Has Cristiano Ronaldo's insatiable ego blown his chance of tournament glory?
It is impossible to deny he is one of the best players in the world right now, if not ever.
And he has certainly come close - runner-up at Euro 2004 and semi-finals at 2012 - not to mention the last four of the 2006 World Cup.
But as his late penalty against Austria - to seal three points and a knockout slot - whacked the post and bounced away, you could not help feel it is all slipping away from him.
And you would have struggled to find anyone to sympathise.
It says everything that a man who holds scoring records by the bucketload planted his head in his hands and looked totally, totally alone.
Built like a brick outhouse, with slick hair and a bronze perma-tan, the man with the impenetrable ego suddenly looked at breaking point.
His cocksure arrogance and bravado may have given him the platform to steamroller scoring charts all over Europe and rewrite the record books.
But his "me, me, me" attitude is not a recipe for success in international football.
Look at some of the sides to win the Euros down the years... Holland 1988, Denmark 1992, Greece 2004, Spain 2008 & 2012.
Some have had big individual stars, some have not - but the thing they all have in common is a solid team ethic that makes them greater than the sum of their parts.
England's golden generation had a team full of stars: Michael Owen, Wayne Rooney, David Beckham, Steven Gerrard, Rio Ferdinand, John Terry etc
But they always lacked an overall identity and never came close to international glory.
The same is happening now with Belgium's current crop of Eden Hazard, Romelu Lukaku, Kevin De Bruyne, Alex Witsel.
Lots of great individuals that seem destined never to realise their potential as a unit.
When you have an all-time great in your team, it is expected that the team is built around them.
Argentina with Diego Maradona and Lionel Messi, Brazil with Pele and Holland with Johan Cruyff.
But the Portuguese tactics are not so much built around Ronaldo, as reliant on him.
They push the ball to him and see what he can do. If he loses it, he blames someone else, if someone else loses it, he erupts.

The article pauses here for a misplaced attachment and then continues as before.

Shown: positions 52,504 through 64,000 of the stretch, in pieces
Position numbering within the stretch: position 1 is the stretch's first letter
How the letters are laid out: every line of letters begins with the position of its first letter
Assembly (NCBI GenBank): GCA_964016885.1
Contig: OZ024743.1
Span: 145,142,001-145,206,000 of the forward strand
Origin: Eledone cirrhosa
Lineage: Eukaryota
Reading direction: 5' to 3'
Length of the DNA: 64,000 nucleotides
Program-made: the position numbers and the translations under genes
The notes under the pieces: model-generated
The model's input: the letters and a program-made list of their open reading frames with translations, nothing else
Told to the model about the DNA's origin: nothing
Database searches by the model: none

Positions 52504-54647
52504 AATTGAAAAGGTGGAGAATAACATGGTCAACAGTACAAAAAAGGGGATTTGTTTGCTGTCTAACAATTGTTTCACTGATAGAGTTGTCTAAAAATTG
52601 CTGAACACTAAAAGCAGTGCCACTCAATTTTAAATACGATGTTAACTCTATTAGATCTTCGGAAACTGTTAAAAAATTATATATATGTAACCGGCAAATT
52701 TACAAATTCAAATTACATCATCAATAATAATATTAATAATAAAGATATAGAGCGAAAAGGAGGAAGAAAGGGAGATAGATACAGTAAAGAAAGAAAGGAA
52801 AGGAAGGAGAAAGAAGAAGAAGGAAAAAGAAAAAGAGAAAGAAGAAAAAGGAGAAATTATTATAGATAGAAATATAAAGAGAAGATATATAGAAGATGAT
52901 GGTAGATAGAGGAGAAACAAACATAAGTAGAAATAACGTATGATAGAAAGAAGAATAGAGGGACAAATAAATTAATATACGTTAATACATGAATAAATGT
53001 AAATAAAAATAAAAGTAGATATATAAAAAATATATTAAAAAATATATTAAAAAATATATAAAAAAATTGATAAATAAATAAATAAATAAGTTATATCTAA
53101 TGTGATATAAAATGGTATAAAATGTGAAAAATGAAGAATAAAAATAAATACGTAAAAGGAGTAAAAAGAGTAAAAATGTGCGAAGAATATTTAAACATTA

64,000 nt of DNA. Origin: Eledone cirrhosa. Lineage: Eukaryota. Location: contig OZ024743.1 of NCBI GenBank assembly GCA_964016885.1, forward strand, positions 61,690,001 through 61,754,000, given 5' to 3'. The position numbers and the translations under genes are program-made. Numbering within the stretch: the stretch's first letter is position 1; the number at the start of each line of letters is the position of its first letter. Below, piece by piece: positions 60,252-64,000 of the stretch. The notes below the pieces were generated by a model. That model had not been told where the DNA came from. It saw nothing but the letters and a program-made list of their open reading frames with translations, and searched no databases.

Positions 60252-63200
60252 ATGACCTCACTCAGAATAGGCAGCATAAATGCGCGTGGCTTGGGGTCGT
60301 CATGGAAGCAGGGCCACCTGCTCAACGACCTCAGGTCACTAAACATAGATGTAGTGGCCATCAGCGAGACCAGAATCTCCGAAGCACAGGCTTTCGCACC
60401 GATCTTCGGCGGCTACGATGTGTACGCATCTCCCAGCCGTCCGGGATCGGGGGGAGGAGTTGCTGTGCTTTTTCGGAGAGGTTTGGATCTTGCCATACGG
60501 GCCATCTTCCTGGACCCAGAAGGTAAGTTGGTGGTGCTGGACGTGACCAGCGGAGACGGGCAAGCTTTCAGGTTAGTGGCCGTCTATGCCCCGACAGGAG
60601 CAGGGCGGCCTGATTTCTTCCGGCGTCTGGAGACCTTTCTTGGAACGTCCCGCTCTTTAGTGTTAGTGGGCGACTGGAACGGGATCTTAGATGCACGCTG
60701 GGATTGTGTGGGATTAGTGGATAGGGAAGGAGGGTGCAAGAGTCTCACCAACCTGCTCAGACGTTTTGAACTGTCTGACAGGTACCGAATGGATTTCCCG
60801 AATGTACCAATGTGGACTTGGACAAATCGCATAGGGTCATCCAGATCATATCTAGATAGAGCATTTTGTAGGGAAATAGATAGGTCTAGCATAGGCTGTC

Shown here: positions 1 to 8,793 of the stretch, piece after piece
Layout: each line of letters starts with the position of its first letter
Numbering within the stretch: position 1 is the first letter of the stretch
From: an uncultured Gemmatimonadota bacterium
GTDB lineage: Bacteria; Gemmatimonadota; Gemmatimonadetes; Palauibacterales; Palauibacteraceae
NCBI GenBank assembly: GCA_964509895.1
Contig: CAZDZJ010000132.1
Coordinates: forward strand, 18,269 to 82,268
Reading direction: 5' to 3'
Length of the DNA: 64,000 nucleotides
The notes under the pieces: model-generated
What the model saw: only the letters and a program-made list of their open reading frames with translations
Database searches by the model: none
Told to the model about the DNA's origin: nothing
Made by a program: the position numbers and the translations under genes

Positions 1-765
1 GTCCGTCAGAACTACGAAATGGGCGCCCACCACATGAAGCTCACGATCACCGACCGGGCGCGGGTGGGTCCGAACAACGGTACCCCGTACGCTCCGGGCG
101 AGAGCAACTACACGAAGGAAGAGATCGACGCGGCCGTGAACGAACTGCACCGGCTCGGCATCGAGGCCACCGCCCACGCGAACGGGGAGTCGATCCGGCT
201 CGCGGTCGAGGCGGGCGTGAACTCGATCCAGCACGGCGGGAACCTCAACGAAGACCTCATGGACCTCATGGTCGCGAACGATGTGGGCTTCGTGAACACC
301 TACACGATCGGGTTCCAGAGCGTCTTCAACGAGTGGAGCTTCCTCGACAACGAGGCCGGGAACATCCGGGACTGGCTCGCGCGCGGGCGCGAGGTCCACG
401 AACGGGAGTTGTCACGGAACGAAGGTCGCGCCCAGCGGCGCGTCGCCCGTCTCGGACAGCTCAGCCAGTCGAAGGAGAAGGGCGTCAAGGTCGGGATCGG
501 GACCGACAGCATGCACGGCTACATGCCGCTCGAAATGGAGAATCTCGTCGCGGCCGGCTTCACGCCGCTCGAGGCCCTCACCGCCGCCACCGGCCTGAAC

For a national captain, the 31-year-old does not so much inspire his team-mates as scare the living daylights out of them.
If a team can stop Ronaldo, they can stop Portugal.
And when it goes wrong, once again he's the centre of attention.
In their opening 1-1 draw with Iceland, the Real Madrid ace had to have a whinge that the Scandinavians celebrated a draw.
They had every right to celebrate - nobody gave them any hope.
But to Ronaldo, winning is everything.
This is a man who is so determined to take the glory that he always wants last penalty - that backfired in 2012, as Portugal lost their semi-final shootout to Spain before their best penalty taker even stepped up.
This is a man who stands on tip toes in team photos just to appear taller than the others.
Portugal are not without their quality... Joao Moutinho, William Carvalho, Fabio Coentrao, Nani.
But in Ronaldo they have someone who saps the team of enthusiasm and creativity, such is his own desire to be the hero.
Messi, his rival at the top of world football, happily shares the ball, the plaudits and the glory with team-mates.
Ronaldo's desperate quest for personal glory gives him no inclination to share anything and is one reason Portugal are on the brink of crashing out of Euro 2016.
It is also the reason Ronaldo’s international trophy cabinet looks set to remain empty.